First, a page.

The FTD includes a stylish 12-page booklet with some lovely photos of Elvis in action and usual memorabilia. (See above). The front cover of the FTD booklet is a gem.
The 'Behind The Scenes' section explains the time–line as well as describing producer Felton Jarvis’ plans.
The change with Elvis' second Las Vegas engagement at the International Hotel, in January and February of 1970,was that the repertoire would be songs that Elvis hadn't already recorded. The difference from a regular Elvis recording session was that all the songs were cover versions, with no new material from Elvis' publishing companies. The song selection included material from some of the new emerging singer/songwriter talents like Tony Joe White, Neil Diamond, John Fogerty, and Joe South. Felton Jarvis and RCA recorded at nine consecutive shows starting with the midnight show on February 15.
For reasons unclear, except for the midnight show on the 15th, Felton Jarvis didn't record complete shows, as he had done in August 1969, but concentrated on the new songs for the album. Why he still recorded a few versions of "Love Me Tender" and "Hound Dog" remains a mystery, but one explanation could be that he was not sure if Elvis would eventually prepare enough songs for a "new songs album", and that he would have to create a concert-like album that needed older songs, as well as new hits, like "In the Ghetto", "Suspicious Minds","Don't Cry Daddy". and "Kentucky Rain." "Can't Help Falling in Love" might then also be needed as a closing song for the album.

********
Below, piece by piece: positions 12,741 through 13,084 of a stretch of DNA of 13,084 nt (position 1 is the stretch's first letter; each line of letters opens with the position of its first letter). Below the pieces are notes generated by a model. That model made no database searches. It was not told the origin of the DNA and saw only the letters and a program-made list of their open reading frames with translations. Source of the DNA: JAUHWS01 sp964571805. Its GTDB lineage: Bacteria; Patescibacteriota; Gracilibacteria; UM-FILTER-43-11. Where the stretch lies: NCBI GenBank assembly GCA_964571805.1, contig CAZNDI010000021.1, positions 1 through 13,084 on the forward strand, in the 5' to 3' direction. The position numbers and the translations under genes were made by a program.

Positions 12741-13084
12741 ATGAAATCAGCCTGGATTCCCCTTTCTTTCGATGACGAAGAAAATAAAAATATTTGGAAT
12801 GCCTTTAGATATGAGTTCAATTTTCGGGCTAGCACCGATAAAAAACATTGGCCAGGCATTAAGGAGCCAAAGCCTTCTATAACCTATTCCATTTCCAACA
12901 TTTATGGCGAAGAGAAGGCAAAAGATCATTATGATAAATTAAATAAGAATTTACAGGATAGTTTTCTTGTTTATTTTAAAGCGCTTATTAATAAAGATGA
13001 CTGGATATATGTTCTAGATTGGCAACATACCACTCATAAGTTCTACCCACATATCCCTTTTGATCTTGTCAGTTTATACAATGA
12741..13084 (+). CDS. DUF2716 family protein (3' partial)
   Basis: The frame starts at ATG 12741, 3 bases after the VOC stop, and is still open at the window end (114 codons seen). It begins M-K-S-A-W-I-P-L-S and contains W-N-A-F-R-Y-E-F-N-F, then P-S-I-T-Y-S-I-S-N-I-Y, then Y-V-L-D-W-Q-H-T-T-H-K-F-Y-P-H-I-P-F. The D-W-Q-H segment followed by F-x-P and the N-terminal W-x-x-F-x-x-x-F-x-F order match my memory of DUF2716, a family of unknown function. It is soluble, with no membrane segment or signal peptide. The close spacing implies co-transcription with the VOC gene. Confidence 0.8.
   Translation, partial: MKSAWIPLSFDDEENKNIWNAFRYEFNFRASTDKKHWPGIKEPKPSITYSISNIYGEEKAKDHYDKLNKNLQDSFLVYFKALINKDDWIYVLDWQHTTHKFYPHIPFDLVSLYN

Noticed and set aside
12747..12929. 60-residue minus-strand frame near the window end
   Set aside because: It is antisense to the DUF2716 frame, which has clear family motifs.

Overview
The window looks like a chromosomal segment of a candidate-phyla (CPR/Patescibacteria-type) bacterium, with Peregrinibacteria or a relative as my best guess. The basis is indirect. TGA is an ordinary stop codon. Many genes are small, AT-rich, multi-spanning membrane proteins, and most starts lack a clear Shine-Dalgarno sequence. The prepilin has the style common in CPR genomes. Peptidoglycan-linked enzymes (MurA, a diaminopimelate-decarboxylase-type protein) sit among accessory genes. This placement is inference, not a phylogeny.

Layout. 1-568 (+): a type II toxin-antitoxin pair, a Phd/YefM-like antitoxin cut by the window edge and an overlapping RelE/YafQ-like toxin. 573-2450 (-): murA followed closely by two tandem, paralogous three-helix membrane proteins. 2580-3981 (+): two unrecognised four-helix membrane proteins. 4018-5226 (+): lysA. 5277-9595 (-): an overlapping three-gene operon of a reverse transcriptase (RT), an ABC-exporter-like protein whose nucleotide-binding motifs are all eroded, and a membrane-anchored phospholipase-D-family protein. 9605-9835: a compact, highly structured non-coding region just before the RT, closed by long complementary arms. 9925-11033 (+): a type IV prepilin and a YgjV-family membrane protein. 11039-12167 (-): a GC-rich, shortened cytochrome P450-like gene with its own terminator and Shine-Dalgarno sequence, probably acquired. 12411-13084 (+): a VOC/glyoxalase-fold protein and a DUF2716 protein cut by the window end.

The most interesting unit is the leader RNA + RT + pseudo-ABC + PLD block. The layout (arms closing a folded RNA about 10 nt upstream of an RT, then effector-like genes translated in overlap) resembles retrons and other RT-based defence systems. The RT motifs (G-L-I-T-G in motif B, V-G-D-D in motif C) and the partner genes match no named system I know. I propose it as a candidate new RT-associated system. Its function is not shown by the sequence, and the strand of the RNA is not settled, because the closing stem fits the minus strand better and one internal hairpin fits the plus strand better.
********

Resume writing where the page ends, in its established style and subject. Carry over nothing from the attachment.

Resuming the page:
What a shame that the rehearsal described in the booklet including Pat Boone’s ‘Love Letter In the Sand’ & Leon Russell’s ‘Delta Lady’ weren’t recorded but in total the CDs do contain 23 officially previously unreleased live tracks, including two new versions of the wonderful ‘Let It Be Me’.
Overall Mini Verdict: An essential ‘Classic Album’ with 2CDs for the price of one. ‘On Stage’ was one of Elvis’ best-ever album releases and this double FTD version is a real treat. Three unreleased concerts all in great quality, with lots of fun Elvis banter and with him singing at his very peak – what more could you want! Congratulations to the FTD producers - yet another great value-for-money addition to our Elvis collection.
Looking Deeper into the shows and performances....
Audio engineers Vic Anesini and Sebastian Jeansson who did such great work on The Complete Elvis Masters’ did the audio restoration and remastering of these performances and they are in great quality.
Following the fabulous Original Album (see in-depth details via EIN’s "On Stage" Legacy review) is the important Feb 18th Midnight Show.
Feb 18th Midnight Show.
Elvis starts the show noting "The squirrels are loose tonight" and he was right.
All these shows are great to listen to since drummer Bob Lanning (who only played with the TCB Band on this season) adds a different punchier feel to the rhythm section. Lanning plays a much tighter drum sound and less bump-and-grind like Ronnie Tutt usually did.
It was the classic Feb 18th Midnight concert that provided three songs for the original album including the classic 'Polk Salad Annie' plus ‘Release Me’ and ‘See See Rider’. ‘Long Tall Sally’ on the 1999 CD release also came from this show